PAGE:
Jason J. Danaher, Jeremy M. Pickens Page 25
    Purpose
    The experiment was performed to determine the effect a commercial potting mix partially replaced with dewatered aquaculture effluent had on tomato transplant growth.
    Methods
    The experiment was designed as a 2 × 3 factorial and evaluated two water sources (water-soluble, inorganic fertilizer or municipal water) and three soilless substrates with 0, 5 or 10 % dewatered aquaculture effluent (v/v) on substrate properties and tomato (Solanum lycopersicum Mill. ‘Bolseno’) transplant growth. The layout was a completely randomized design with twelve single-pot replications for each treatment.
    Results
    There was a substrate and water interaction affecting plant height, leaf dry matter (LDM), stem dry matter, root dry matter (RDM), and total dry matter (TDM). Tomato plants watered with inorganic fertilizer and grown in substrates replaced with 0 and 5 % dewatered aquaculture effluent had greater LDM, RDM, and TDM compared to plants watered with municipal water. However, tomato plant growth in substrate partially replaced with 10 % dewatered aquaculture effluent was similar irrespective of water source.
    Conclusion
    Substrates incorporated with 10 % aquaculture effluent provided optimal physical and chemical properties along with sufficient nutrients for tomato transplants without the need for commercial, inorganic fertilizer.
    Keywords: Waste managementAquacultureTomatoTransplantsSubstrateIntegrated systems
  • Feasibility and performance of high-rate psychrophilic dry anaerobic digestion of high solids content dairy manure
    Noori M. Cata Saady, Daniel I. MassÉ Page 33
    Purposes
    The main purpose of the R&D was to develop a novel high-rate psychrophilic dry anaerobic digestion (PDAD) for processing a mixture of cow feces and wheat straw (CFWS) in sequencing batch bioreactor (SBR) operated at high organic loading rate (OLR). The main research question was to assess the feasibility of operating the PDAD-SBR at OLR of 9.0 and 10.0 g TCOD kg−1 inoculum day−1.
    Methods
    Two pairs of 40 L duplicate bioreactors located in a temperature-controlled room (20 °C) were operated as sequencing batch reactors (SBRs) and were fed CFWS (27 % total solids) at OLRs of 9.0 and 10.0 g TCOD kg−1 inoculum day−1 during three successive treatment cycles of 21 days each. The biogas production, biogas composition, volatile fatty acids, and volatile solids were monitored to assess the performance of the PDAD-SBRs.
    Results
    The PDAD process fed with cow feces and wheat straw (TS of 27 %) at OLR 9.0 and 10.0 g TCOD kg−1 inoculum day−1 (6.53 ± 0.06 and 7.27 ± 0.12 g VS kg−1 inoculum day−1) resulted in average specific methane yields (SMYs) of 134.0 ± 7.7, 136.4 ± 4.9 NL CH4 kg−1 VS fed, respectively, with an average volatile solids removal of 35 % at the ends of treatment cycles (21 days).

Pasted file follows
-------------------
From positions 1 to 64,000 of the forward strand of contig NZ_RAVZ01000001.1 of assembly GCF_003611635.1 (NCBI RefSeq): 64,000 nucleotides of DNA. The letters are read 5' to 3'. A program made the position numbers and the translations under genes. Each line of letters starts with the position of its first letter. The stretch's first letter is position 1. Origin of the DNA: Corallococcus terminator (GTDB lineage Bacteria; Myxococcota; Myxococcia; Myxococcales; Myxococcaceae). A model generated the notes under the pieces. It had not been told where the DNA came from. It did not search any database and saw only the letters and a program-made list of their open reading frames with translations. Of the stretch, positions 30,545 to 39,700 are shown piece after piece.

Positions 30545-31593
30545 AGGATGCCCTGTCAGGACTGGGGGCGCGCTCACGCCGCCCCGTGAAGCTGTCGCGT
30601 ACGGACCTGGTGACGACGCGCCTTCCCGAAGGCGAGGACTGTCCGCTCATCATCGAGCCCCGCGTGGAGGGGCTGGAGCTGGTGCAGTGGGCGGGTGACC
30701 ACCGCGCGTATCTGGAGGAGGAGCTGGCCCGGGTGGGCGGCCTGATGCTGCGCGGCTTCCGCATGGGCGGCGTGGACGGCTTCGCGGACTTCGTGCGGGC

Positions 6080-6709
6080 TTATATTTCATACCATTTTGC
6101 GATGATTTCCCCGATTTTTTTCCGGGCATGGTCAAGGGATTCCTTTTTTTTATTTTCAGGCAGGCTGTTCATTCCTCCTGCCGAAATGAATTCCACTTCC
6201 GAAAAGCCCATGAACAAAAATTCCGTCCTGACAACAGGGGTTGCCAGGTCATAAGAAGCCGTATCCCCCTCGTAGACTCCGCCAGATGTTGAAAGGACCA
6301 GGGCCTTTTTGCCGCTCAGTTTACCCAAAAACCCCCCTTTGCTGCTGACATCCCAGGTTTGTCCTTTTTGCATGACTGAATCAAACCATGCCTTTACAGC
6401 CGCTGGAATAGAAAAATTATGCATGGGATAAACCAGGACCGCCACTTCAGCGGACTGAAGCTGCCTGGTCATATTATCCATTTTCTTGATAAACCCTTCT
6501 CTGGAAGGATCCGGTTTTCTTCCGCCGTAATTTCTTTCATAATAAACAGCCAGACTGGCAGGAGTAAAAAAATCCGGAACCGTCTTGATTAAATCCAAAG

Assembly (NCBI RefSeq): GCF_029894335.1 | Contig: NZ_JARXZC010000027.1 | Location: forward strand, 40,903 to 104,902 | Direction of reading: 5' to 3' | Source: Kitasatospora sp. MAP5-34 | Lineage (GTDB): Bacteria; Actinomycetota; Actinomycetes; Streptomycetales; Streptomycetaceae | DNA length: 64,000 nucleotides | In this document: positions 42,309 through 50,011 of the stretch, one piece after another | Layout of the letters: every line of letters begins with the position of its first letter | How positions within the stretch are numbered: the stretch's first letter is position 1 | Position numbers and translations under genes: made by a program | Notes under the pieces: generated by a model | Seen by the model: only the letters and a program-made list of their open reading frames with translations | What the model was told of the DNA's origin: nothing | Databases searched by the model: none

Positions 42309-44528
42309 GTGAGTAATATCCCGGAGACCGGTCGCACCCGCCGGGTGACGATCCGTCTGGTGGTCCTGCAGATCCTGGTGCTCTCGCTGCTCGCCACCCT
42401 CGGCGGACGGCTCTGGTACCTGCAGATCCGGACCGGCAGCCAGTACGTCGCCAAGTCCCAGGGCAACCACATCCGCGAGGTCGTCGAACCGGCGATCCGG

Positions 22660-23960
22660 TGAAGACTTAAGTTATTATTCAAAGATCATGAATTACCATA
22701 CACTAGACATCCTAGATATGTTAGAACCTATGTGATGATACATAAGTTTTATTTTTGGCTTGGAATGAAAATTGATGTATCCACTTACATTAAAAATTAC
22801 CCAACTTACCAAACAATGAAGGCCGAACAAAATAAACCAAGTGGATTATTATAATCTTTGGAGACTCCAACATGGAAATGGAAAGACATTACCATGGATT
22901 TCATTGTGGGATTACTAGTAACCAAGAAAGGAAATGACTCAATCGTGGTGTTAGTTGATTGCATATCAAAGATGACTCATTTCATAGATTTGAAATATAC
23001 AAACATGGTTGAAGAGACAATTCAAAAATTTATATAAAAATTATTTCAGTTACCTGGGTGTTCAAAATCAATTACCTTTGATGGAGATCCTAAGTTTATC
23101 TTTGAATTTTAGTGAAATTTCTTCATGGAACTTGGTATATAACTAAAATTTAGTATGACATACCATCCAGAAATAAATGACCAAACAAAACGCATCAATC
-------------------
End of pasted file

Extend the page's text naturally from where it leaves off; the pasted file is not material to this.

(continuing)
Conclusions
    This study reports for the first time successful operation of psychrophilic (20 °C) dry anaerobic digestion (PDAD) of cow feces with wheat straw (CFWS) at 27 % total solids and OLR of 9.0 and 10.0 g TCOD kg−1 inoculum day−1 in relatively short treatment cycle length (21 days).
    Keywords: Cow manureDry anaerobic digestionHigh, solidsHigh, ratePsychrophilicWheat straw
  • Production, characterization and evaluation of biochar from pod (Pisum sativum), leaf (Brassica oleracea) and peel (Citrus sinensis) wastes
    G. Stella Mary, P. Sugumaran, S. Niveditha Page 43
    Purpose
    Biochar has potential as a valuable tool for the agricultural industry with its unique ability to help build soil health, increase physical properties of soil, soil pH, organic carbon content, conserve water and mitigate drought, reduce GHG emission, conserve nutrients, decrease fertilizer requirements, sequester carbon, increase crop productivity and serve as a most preferred habitat for microbes. In this study, three perishable biomass wastes viz. Pea pod (Pisum sativum), cauliflower leaves (Brassica oleracea) and orange peel wastes (Citrus sinensis) were carbonized and characterized for differential application.
    Methods
    The biomass was subjected to carbonization at different temperatures from 100 to 600 °C for 1 h. Biomass and biochar samples were characterized for proximate (M, VM, FC, Ash), ultimate (CHNS-O), biochemical properties (Ce, He, Li), thermo gravimetric analysis, pH, EC and bulk density. The biochars were also analyzed through SEM and FTIR for identification of pore size and functional groups.
    Results
    The char yield was high in cauliflower leaf (30.16 %), followed by orange peel (25.54 %) and pea pod (21.154 %) at 300 °C. The total organic carbon (11.61 %), total negative surface anions (4.25 mmol H eq/g C) and water holding capacity (200 %) were high in pea pod biochar. The SEM images of biochar samples showed plane cleavage surfaces with broken edges. The surface functional groups of all the three biochar samples were hydroxyl, methyl, carboxylic and alkene groups.
    Conclusion
    The pea pod and cauliflower leaf biochar showed higher values of organic carbon, total surface anions, water holding capacity and mineral content and performed as best soil amendment than orange peel biochar. These biochar can be used as an effective medium for increasing soil carbon, irrigation efficiency and efficient disposal of agricultural waste-biomass.